Many people dream of being their own boss. They imagine themselves having that genius idea that is going to make them a millionaire, or just packing in the daily grind to do something they love every day. However, some people believe that the only way to do this is to start from scratch, when in reality, buying an existing business might be the ideal solution for you.
When you take the leap to become your own boss, the first thing you’ll need is the capital launch. According to my own internet research the average cost of a start-up is £93,800, making it difficult for many people to even begin. Granted, that tidy sum is accumulated over a period of start up and is not ‘day one’ capital required. Nevertheless, you are still going to need a significant sum for a good number of business sectors. If you don’t have the money in the bank to self-fund, your first thought might be to approach your bank to ask for a loan. Most start-up companies tend to be self-funded, as banks see it as a risk lending to a project that has no proven success. They are more likely to provide funding for an established business that they can see real historical turnover and profits for.
Another option may be a small business grant, but due to their limited availability, there are a number of hoops you are required to jump through during the application process, and you aren’t guaranteed success. You could also appeal to angel investors, however they are unlikely to get on board if you don’t have an idea that is completely revolutionary and sound. They want to be assured your business will be around long enough for them to see a return.
The fact is, more than 58% of start-ups fail within the first five years according to the office of national statistics. This could be, for example, because their money runs out, they’ve failed to build a reputation that secures them business or they can’t get the customers through the door. Again, money is a huge issue when maintaining a start-up company over the first few years, as it can take on average three years to start to see a return. This can be frustrating for the business owner, and also may not be viable for them in terms of their home life. After all, you still need somewhere to live and food on your table.
Buying a business can be a great alternative for someone with an entrepreneurial itch to scratch. It gives you the opportunity to be your own boss without many of the risks that come with a start-up business. The prospect of failure in the early days is significantly reduced because you’re missing out those shaky first years. You will be taking on a business with an existing customer base and reputation, which means you benefit from instant cash flow coming in.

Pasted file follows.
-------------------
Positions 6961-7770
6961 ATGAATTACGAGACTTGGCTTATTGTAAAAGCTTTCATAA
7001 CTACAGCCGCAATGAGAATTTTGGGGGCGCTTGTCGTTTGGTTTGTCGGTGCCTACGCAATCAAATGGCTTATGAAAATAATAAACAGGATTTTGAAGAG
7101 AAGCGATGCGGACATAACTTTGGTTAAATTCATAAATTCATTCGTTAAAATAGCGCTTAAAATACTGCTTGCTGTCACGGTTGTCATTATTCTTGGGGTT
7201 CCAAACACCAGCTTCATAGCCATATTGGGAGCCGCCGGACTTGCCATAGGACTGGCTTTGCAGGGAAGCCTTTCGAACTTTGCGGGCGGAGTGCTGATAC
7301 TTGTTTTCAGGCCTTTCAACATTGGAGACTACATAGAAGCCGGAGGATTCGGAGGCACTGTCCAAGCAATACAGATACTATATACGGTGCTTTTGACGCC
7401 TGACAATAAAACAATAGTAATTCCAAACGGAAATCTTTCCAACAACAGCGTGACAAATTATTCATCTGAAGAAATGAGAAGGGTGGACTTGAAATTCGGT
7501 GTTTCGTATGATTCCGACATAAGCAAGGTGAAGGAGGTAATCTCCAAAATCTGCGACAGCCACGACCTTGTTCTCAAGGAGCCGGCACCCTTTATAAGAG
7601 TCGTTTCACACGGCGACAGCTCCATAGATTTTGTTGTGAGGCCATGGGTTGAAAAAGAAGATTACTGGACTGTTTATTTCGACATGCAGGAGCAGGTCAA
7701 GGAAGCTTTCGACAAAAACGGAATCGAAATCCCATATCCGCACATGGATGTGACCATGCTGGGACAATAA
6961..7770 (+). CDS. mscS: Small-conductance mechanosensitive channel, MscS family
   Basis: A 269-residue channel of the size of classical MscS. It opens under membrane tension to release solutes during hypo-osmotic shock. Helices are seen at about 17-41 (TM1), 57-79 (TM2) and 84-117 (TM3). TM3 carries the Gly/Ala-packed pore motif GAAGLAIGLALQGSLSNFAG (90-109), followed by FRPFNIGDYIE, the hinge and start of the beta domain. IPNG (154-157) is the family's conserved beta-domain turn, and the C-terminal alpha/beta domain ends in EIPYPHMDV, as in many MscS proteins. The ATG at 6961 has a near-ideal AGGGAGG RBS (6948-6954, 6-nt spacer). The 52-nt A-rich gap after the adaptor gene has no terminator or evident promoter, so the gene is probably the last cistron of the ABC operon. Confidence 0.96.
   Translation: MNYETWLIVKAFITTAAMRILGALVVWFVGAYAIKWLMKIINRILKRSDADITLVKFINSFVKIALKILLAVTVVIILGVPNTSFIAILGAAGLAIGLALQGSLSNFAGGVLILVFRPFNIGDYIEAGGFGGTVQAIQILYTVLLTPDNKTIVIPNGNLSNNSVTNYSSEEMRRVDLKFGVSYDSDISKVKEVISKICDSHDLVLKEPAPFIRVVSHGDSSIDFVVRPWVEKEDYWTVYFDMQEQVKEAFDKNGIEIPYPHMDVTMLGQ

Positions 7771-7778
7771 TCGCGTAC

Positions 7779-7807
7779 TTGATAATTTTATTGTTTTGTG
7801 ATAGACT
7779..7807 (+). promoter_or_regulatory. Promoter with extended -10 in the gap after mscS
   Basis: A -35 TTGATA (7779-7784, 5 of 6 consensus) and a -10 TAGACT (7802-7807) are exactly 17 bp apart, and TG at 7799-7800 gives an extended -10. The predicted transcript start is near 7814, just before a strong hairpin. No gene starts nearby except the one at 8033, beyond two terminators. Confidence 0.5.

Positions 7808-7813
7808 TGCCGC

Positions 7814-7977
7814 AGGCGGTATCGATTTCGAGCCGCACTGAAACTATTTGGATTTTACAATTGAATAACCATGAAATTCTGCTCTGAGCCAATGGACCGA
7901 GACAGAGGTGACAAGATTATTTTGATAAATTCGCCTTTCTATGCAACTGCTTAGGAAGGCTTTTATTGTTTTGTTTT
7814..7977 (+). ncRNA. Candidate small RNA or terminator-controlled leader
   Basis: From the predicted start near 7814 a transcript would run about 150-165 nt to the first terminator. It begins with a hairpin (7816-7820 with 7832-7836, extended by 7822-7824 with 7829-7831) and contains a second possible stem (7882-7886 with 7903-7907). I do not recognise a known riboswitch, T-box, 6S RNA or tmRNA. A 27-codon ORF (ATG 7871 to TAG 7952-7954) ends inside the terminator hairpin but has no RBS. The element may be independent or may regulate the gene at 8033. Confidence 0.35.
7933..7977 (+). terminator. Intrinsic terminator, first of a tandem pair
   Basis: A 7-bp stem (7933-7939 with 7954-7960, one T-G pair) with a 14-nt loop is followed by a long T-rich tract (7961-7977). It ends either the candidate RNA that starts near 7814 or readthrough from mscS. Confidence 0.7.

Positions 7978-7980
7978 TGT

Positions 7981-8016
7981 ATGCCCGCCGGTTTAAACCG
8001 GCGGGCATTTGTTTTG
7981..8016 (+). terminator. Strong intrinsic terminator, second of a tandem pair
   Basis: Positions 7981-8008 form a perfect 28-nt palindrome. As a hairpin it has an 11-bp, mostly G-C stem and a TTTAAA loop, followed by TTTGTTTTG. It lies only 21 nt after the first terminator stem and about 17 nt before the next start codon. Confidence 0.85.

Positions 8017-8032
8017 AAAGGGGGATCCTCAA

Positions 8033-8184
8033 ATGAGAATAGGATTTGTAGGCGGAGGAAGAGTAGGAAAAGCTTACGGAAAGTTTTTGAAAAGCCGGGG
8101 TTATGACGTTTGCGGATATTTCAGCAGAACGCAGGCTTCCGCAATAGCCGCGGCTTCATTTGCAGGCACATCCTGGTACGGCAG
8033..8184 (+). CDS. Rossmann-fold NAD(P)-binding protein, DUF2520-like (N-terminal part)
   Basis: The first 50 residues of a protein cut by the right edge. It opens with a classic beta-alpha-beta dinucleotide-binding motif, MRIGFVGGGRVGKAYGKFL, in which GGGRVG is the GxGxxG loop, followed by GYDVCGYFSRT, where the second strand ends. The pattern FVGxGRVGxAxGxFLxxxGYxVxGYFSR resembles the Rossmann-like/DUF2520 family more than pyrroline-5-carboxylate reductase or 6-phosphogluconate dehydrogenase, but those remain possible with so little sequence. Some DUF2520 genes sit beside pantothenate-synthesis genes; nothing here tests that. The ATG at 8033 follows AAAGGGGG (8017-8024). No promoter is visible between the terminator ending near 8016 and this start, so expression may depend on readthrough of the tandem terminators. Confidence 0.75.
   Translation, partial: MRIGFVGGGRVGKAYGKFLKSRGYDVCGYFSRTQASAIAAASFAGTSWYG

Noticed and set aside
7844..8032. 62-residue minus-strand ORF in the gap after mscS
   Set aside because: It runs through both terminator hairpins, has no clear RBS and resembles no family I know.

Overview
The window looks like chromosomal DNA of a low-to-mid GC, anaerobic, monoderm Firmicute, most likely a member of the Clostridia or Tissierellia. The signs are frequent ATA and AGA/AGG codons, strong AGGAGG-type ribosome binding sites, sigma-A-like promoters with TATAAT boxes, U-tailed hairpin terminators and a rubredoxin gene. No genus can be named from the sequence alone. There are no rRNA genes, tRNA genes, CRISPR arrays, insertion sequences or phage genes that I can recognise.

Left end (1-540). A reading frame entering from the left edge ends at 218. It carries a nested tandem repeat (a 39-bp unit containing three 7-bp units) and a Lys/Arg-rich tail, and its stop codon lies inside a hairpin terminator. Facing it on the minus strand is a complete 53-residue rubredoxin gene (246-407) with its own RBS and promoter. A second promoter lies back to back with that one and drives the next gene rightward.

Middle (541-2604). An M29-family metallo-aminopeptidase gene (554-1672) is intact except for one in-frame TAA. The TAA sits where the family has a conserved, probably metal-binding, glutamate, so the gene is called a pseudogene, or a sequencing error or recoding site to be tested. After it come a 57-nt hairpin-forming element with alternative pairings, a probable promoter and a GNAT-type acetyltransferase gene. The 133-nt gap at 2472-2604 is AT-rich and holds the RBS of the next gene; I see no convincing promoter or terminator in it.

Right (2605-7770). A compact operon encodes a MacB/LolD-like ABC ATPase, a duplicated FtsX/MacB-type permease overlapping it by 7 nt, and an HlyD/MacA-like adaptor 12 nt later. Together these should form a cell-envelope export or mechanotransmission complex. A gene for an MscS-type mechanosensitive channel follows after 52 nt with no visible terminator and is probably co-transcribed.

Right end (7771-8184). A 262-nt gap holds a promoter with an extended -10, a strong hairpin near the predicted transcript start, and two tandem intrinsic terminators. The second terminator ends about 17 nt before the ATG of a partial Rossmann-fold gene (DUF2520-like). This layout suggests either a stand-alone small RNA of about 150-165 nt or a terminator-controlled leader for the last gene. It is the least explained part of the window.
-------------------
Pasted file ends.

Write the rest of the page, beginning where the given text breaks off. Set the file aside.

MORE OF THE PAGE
Taking on an existing company is also a great opportunity for someone who wants to test the water with business ownership. You have all the freedom of owner management while inheriting the existing policies, procedures, and systems. Getting these in place is time consuming and costly, and can be off-putting to the new entrepreneur. Learning from tried and tested operations can be a great way of finding your feet while still having the autonomy you crave.
Many people considering buying a business have concerns that may put them off. Some are worried that the seller will take the customers with them, meaning the new owner has to find a new set themselves. Many small businesses, for example cafés, pubs and mechanics, have a certain geographic appeal to their customers. That is, the local people will go to their nearest pub, not walk miles to follow their previous landlord. Many sellers are also preparing for retirement, so they’ll have no need for any customers, new or existing. As a last resort, your legal representatives can ensure that protection is provided in the official legal documentation.
Getting the money to buy is also a concern I come across, however lenders often look more favourably on businesses with a proven track record. You can also look at what schemes are available in your local area, such as local authority grants and funding to help with renovations and even just money for taking on the business in the first place in some instances, particularly in areas requiring regeneration. It is also worth bearing in mind that purchasing an existing business is considerably less expensive than starting from scratch having regard to all the costs and risk elements. There are over 7,000 businesses advertised for sale for under the £93,800 average start up cost. This can not only make it more cost effective in the long run, but also more manageable to launch.
Buying a business is not without its problems, though. If you have no experience in the business area, you may find that you struggle to cope with the day-to-day managerial tasks. For example, can you run the accounts on your own? Do you know when the stock needs to be re-ordered? It may be helpful for you to spend some time with the previous owner before you take over, to learn from their experience and expertise; ask for an extended hand over for instance. This will also help make the transition easier for your customers, your staff and of course you. It will also increase the likelihood of the customers and staff staying with you.
There are also a number of pitfalls that you can face when you buy, for example being over-charged, or the seller not being completely honest with you about how profitable the business is, which can lead to disaster once you take over. This is where buying through a business broker can be particularly helpful, as they are able to offer impartial advice and guidance to make sure you don’t get any nasty surprises.
Taking your first step towards owning your own business can be nerve-wracking, but ultimately rewarding. Make sure you take the path that will be best for you long term and good luck with whatever route you take.